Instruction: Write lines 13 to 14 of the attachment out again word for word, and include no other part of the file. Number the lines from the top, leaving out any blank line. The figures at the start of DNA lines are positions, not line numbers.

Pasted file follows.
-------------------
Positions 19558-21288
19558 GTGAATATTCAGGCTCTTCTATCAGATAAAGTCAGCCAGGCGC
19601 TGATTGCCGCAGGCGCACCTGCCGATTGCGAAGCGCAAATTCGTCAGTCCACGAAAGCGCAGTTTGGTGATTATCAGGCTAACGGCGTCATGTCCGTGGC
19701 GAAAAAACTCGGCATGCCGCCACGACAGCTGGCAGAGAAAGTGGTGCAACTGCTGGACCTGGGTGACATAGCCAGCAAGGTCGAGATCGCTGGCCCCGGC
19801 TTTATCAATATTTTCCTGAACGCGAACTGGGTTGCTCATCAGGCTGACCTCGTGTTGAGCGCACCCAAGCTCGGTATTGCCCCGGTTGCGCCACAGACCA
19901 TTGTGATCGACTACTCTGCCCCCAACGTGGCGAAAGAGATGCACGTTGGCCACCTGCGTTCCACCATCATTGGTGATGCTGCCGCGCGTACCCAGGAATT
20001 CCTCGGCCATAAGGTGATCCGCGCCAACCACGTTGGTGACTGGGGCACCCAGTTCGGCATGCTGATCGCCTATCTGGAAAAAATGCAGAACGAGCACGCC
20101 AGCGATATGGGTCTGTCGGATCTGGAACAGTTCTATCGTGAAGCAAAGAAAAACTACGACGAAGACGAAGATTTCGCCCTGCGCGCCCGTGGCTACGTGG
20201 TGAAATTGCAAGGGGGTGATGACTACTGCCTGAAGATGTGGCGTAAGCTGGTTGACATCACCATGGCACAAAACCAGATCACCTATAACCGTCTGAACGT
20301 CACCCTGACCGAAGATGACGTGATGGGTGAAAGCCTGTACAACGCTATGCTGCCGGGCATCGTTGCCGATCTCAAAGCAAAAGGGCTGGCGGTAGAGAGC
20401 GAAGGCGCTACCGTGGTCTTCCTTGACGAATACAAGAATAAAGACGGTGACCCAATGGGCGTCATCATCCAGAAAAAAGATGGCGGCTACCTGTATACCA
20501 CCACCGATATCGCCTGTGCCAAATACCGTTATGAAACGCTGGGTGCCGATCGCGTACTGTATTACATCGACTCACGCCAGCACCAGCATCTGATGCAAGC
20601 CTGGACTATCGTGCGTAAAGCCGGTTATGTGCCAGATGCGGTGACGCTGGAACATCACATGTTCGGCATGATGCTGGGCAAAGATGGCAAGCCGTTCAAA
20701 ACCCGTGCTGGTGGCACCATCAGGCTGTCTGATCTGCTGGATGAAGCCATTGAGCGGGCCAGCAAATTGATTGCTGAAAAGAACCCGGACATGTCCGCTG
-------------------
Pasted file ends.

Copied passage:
20601 CTGGACTATCGTGCGTAAAGCCGGTTATGTGCCAGATGCGGTGACGCTGGAACATCACATGTTCGGCATGATGCTGGGCAAAGATGGCAAGCCGTTCAAA
20701 ACCCGTGCTGGTGGCACCATCAGGCTGTCTGATCTGCTGGATGAAGCCATTGAGCGGGCCAGCAAATTGATTGCTGAAAAGAACCCGGACATGTCCGCTG